• De Veritate Corporis et Sanguinis Christi in Eucharistia, adversus Johannem Oecolampadium (Cologne, 1527);
  • De Causa Matrimonii...Henrici VIII cum Catharina Aragonensi (Alcalá de Henares, 1530);
  • The Wayes to Perfect Religion (London, 1535);
  • A Spirituall Consolation written...to hys sister Elizabeth (London, 1735).

Patron[edit]

See also[edit]

Further reading[edit]

  • Edward Surtz, "The Works and Days of John Fisher," Boston: Harvard University Press, 1967.
  • E.E. Reynolds, "Saint John Fisher," Wheathampstead: Anthony Clarke, 1972.
  • "Humanism, Reform and the Reformation: The Career of Bishop John Fisher," edited by B. Bradshaw & Eamon Duffy, Cambridge University Press, 1989.
  • Richard Rex, "The Theology of John Fisher," Cambridge University Press
  • "The English Works of John Fisher, Bishop of Rochester (1469–1535): Sermons and other Writings, 1520–1535," edited by Cecilia A. Hatt, Oxford University Press, 2002.
  • Vincent Nichols, "St John Fisher: Bishop and Theologian in Reformation and Controversy", Alive Publishing, 2011

References[edit]

  1. ^ based upon his baptismal date as taken from "Lives of the Saints, For Every Day of the Year," edited by the Rev. Hugo Hoever OSB Cist, New York: Catholic Book Publishing Co., 1951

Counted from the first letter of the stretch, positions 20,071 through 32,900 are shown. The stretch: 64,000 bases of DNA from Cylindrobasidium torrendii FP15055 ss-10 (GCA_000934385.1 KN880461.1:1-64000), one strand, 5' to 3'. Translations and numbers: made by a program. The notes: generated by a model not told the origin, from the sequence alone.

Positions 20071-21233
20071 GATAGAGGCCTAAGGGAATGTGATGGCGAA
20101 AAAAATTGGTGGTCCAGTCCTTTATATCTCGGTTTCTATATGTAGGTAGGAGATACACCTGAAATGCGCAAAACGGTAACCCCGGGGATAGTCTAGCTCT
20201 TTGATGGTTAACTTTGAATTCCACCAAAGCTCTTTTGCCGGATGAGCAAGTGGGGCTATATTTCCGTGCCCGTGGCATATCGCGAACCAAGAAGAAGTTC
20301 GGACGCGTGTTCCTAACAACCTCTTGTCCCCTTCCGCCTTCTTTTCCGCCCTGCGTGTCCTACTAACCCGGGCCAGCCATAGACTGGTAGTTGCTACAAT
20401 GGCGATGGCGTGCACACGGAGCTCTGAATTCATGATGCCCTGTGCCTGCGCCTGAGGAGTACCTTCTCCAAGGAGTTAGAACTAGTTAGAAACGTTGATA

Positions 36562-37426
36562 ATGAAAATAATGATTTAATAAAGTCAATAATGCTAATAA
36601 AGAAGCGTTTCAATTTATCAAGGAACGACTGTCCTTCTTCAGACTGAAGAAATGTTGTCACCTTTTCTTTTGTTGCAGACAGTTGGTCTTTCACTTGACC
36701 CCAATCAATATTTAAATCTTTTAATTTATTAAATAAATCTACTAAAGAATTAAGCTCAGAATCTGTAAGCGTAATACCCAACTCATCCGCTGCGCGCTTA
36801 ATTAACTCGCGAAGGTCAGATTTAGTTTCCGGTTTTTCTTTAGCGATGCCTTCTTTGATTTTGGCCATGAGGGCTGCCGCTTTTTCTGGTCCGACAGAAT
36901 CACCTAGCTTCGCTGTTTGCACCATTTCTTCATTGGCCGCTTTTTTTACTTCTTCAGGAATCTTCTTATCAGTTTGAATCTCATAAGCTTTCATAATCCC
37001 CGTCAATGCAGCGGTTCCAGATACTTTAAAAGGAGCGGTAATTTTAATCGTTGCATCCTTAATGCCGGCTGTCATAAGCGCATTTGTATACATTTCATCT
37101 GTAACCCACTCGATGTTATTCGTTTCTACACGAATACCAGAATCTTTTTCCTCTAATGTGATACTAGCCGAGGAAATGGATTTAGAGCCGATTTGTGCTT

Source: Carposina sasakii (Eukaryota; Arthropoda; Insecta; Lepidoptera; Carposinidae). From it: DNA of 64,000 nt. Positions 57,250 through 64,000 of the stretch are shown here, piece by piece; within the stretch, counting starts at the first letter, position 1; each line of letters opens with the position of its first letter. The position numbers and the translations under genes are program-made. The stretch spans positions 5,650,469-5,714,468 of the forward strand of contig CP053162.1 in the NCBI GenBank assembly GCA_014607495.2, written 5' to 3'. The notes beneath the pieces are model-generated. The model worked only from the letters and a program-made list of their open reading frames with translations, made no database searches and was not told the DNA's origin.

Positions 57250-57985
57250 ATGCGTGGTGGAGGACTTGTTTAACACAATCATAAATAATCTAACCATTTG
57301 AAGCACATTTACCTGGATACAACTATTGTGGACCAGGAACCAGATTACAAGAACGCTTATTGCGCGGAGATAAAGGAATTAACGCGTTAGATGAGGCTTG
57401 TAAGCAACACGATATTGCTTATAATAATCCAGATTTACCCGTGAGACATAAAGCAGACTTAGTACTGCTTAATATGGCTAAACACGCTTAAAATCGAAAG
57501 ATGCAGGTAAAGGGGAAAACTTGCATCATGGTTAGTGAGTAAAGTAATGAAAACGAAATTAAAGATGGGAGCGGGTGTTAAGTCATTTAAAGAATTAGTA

2. ^ a b c Huddleston, Gilbert. "St. John Fisher." The Catholic Encyclopedia. Vol. 8. New York: Robert Appleton Company, 1910. 18 Feb. 2013
  3. ^ Ernest Edwin Reynolds (1955). Saint John Fisher. Anthony Clarke Books. p. 6. 
  4. ^ "Fisher, John (FSR487J)". A Cambridge Alumni Database. University of Cambridge. 
  5. ^ a b c d Foley OFM, Leonard, "St. John Fisher", Saint of the Day, Lives, Lessons, and Feast, (revised by Pat McCloskey OFM), Francisan Media, ISBN 978-0-86716-887-7
  6. ^ Brian Moynahan, God's Messenger
  7. ^ http://books.google.com/books?id=oOk8AAAAIAAJ&pg=PA157&lpg=PA157&dq=chapuys+%22john+fisher%22+treason&source=bl&ots=V-qqRCJQt0&sig=cyRCsS00D75annt-LkWbG87vOEk&hl=en&sa=X&ei=dI7yUcrwL4Hu9ASayoGwDQ&ved=0CCoQ6AEwAA#v=onepage&q=chapuys%20%22john%20fisher%22%20treason&f=false. 
  8. ^ Britannica Online Encyclopedia: St. John Fisher
  9. ^ "Holy Days". Worship – The Calendar. Church of England. 2011. Retrieved 20 April 2011. 
  10. ^ The Berkshire Book, Berkshire Federation of Women's Institutes (1951)
  11. ^ St. John Fisher Parish, Chicago, Illinois
  12. ^ Saint John Fisher Chapel University Parish, Auburn Hills, Michigan
  13. ^ Saint John Fisher Parish, Cincinnati, Ohio
  14. ^ Saint John Fisher, Boothwyn, Pennsylvania
  15. ^ St. John Fisher Catholic Church, Galveston, Texas
  16. ^ St. John Fisher Church, Rancho Palos Verdes, California
  17. ^ [1]
  18. ^ St. John Fisher Catholic Church, Portland, Oregon
  19. ^ St. John Fisher College, Rochester,NY
  20. ^ [2]
  21. ^ Fisher House
  22. ^ [3]
  23. ^ [4]
  24. ^ [5]

External links[edit]

Catholic Church titles
Preceded by
Richard FitzJames
Bishop of Rochester
1504–1535
Succeeded by
John Hilsey
Academic offices
Preceded by
Henry Babington
Vice-Chancellors of the University of Cambridge
1501
Succeeded by
Humphrey Fitzwilliam
Preceded by
Thomas Wilkynson
President of Queens' College, Cambridge
1505-1508
Succeeded by
Robert Bekensaw